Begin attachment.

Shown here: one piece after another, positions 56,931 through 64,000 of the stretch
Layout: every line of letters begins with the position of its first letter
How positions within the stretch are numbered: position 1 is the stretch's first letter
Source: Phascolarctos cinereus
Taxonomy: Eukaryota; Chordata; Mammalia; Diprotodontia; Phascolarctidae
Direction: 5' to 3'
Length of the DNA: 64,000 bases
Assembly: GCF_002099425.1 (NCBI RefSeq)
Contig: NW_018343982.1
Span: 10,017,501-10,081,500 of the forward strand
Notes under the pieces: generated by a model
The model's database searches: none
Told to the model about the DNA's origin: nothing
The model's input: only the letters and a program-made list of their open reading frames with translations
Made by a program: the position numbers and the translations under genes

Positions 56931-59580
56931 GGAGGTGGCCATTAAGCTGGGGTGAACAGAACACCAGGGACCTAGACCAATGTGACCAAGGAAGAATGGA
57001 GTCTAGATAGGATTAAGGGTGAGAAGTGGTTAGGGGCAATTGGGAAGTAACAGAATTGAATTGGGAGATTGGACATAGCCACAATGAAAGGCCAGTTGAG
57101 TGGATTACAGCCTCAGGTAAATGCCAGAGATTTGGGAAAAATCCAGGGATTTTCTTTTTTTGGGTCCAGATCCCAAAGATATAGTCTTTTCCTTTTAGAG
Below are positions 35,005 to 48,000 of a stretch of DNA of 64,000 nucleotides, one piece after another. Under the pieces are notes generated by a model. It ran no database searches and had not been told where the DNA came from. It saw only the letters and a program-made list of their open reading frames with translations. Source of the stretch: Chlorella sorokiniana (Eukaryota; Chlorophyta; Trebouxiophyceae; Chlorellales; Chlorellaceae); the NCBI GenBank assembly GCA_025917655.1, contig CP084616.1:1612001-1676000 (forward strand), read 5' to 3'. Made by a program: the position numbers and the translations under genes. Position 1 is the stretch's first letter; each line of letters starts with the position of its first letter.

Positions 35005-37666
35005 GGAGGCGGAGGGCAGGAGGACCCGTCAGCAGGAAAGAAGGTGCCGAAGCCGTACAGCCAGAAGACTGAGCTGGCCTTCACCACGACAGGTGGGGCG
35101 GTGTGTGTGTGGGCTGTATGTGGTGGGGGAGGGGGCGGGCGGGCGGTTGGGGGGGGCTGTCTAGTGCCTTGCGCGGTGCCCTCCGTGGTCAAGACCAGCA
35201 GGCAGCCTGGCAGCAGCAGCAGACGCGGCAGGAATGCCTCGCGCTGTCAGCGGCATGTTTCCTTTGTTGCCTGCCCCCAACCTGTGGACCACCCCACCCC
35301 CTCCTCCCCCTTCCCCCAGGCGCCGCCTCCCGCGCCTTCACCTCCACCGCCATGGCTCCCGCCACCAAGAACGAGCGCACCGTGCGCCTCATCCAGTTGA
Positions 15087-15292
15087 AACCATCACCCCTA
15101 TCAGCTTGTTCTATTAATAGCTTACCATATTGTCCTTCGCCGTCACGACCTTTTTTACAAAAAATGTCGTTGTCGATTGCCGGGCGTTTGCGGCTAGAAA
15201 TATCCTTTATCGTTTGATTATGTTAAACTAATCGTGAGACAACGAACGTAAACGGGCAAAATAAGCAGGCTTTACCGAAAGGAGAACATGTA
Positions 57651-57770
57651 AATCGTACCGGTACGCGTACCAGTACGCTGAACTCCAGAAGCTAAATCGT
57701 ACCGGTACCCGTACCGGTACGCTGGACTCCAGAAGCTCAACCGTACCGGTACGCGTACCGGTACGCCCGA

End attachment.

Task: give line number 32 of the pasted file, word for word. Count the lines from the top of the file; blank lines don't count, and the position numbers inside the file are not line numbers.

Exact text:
57701 ACCGGTACCCGTACCGGTACGCTGGACTCCAGAAGCTCAACCGTACCGGTACGCGTACCGGTACGCCCGA